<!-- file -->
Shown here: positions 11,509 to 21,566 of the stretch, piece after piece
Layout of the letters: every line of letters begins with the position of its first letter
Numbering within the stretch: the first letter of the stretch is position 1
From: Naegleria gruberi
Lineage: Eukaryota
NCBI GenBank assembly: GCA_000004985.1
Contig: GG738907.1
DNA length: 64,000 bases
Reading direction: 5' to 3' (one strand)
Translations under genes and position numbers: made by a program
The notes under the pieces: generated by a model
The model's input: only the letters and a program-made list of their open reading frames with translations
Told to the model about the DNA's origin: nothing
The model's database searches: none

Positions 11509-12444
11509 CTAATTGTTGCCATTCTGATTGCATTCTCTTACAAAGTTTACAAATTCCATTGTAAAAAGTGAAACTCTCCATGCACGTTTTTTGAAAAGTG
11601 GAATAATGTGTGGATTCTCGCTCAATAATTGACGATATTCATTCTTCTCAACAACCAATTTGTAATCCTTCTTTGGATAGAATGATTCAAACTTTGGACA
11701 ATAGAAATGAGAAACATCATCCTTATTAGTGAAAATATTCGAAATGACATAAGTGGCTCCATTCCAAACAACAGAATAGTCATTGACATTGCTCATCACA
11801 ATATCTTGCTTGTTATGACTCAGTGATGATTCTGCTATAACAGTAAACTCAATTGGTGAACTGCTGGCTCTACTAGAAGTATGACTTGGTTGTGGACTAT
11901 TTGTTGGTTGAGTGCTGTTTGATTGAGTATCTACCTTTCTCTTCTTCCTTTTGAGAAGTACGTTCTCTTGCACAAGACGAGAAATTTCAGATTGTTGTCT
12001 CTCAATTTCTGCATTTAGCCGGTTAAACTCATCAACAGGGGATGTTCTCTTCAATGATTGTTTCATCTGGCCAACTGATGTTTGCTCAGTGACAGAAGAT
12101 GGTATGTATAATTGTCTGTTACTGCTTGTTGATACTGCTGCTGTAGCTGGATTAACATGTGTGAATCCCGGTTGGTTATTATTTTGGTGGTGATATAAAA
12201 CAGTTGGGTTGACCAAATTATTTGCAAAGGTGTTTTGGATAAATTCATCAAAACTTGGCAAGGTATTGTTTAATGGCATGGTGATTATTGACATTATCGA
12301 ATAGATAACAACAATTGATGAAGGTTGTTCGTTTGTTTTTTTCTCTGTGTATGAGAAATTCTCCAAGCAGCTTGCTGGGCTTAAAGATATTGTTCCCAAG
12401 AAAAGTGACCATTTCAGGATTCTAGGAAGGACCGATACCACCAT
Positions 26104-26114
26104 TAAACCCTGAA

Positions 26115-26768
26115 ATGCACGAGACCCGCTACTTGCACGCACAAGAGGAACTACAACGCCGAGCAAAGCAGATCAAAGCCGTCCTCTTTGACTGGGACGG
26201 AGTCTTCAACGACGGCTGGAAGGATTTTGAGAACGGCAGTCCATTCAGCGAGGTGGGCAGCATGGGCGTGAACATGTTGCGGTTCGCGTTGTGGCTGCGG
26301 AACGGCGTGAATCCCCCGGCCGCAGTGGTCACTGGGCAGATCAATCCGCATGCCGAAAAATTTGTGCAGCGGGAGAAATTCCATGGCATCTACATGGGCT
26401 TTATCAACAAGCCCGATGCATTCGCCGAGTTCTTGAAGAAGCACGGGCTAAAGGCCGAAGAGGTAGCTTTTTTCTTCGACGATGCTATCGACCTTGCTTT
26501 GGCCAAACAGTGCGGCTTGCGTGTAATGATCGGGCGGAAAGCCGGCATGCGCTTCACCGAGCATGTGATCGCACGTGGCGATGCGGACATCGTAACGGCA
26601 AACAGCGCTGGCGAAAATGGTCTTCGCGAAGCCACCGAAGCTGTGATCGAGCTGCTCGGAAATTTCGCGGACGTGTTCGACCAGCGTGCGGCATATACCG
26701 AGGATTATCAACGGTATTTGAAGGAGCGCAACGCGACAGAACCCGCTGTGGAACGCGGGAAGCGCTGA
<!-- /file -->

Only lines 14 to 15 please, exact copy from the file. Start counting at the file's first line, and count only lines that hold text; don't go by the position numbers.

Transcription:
The model's database searches: none

Positions 11509-12444